Home   News   Article

Charity launches new Norfolk concussion support trial



More news, no ads

LEARN MORE


A new project has been launched in a bid to improve support for people who have had concussion in West Norfolk.

Brain injury charity Headway has announced plans for a trial later this year, which aims to provide additional assistance for patients who have experienced a concussion.

The group’s Norfolk and Waveney branch says it hopes the project, which it has linked up with Fosters Solicitors to launch, will plug gaps in support for affected patients within the existing health system.

Concussion poster. (56791948)
Concussion poster. (56791948)

Awareness of the potential longer-term dangers of concussion, particularly in sport, has grown significantly in recent years through a number of high profile cases.

Michael Kitching, chief executive of Headway Norfolk & Waveney, said this week: “People who have suffered a mild concussion often receive a varied and limited amount of information regarding aftercare and the potential of developing post-concussion syndrome.

“We are therefore grateful for the support of Fosters which has enabled us to get this trial project up and running, and very-much look forward to working with them on this project over the coming months.

Headway Norfolk and Waveney is a charity that supports adults affected by brain injury and stroke, whilst working to raise awareness and understanding of these conditions. (56496186)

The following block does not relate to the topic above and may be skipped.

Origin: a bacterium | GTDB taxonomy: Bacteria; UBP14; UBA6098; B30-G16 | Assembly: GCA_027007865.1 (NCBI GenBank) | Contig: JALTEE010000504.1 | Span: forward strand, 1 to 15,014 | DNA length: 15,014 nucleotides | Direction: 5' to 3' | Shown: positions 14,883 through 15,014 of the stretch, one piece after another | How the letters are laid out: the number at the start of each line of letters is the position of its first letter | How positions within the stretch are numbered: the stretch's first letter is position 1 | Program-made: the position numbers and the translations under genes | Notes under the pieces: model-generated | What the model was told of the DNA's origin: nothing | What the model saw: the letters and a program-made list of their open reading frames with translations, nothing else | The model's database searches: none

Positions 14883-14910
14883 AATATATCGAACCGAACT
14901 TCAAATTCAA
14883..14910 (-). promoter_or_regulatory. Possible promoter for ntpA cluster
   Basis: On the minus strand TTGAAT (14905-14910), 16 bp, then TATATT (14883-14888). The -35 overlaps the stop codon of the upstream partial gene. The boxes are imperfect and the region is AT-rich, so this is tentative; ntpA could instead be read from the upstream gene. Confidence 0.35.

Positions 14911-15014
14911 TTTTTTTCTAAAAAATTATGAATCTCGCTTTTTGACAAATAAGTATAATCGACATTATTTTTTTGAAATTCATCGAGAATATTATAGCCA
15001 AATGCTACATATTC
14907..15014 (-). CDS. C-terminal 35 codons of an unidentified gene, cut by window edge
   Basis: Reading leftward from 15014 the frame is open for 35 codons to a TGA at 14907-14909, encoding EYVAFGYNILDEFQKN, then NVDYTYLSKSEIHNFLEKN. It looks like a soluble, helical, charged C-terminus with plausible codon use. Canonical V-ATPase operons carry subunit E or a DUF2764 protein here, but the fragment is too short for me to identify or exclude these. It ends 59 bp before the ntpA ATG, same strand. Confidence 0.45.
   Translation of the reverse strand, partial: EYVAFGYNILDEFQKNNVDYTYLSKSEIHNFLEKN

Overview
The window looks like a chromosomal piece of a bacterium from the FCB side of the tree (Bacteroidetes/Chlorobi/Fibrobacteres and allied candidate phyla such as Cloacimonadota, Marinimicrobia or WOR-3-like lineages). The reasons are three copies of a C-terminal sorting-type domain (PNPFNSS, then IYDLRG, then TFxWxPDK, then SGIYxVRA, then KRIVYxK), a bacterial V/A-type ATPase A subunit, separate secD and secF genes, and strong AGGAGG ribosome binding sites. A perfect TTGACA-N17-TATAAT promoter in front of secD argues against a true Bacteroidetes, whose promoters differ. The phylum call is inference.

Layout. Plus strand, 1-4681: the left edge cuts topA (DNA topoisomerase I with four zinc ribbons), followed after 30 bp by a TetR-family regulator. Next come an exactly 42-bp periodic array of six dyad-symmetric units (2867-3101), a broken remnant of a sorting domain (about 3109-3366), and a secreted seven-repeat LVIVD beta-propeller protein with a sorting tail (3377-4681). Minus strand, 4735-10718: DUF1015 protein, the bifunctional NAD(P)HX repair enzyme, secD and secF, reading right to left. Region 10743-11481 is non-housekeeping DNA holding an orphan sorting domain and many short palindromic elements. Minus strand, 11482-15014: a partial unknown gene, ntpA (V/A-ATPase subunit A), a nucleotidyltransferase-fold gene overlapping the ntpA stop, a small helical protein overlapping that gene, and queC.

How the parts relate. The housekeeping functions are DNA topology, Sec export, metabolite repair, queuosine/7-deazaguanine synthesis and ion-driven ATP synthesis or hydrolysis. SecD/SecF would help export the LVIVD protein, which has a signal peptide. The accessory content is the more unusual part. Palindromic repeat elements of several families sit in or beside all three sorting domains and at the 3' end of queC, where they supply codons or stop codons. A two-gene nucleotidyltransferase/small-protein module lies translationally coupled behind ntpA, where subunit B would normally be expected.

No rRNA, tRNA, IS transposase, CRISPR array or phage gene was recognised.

Headway Norfolk and Waveney is a charity that supports adults affected by brain injury and stroke, whilst working to raise awareness and understanding of these conditions. (56496186)

“This will enable us to provide much-needed support to people across the Norfolk and Waveney region, distributing key information about managing brain injury and the associated physical and mental health problems.”

Fosters’ Head of Personal Injury & Group Actions, Steve Green added: “We are very proud to be supporting Headway Norfolk & Waveney and working with them on this new project, which will focus on identifying those who have suffered a concussion injury but are often unaware of its potential effects.”

The plan was announced during the annual Action for Brain Injury Week, which continues until Sunday.

The aim of this year’s campaign is to raise awareness and understanding of the often misunderstood symptoms of a brain injury, and for what can be for many brain injury survivors, a hidden disability.



This site uses cookies. By continuing to browse the site you are agreeing to our use of cookies - Learn More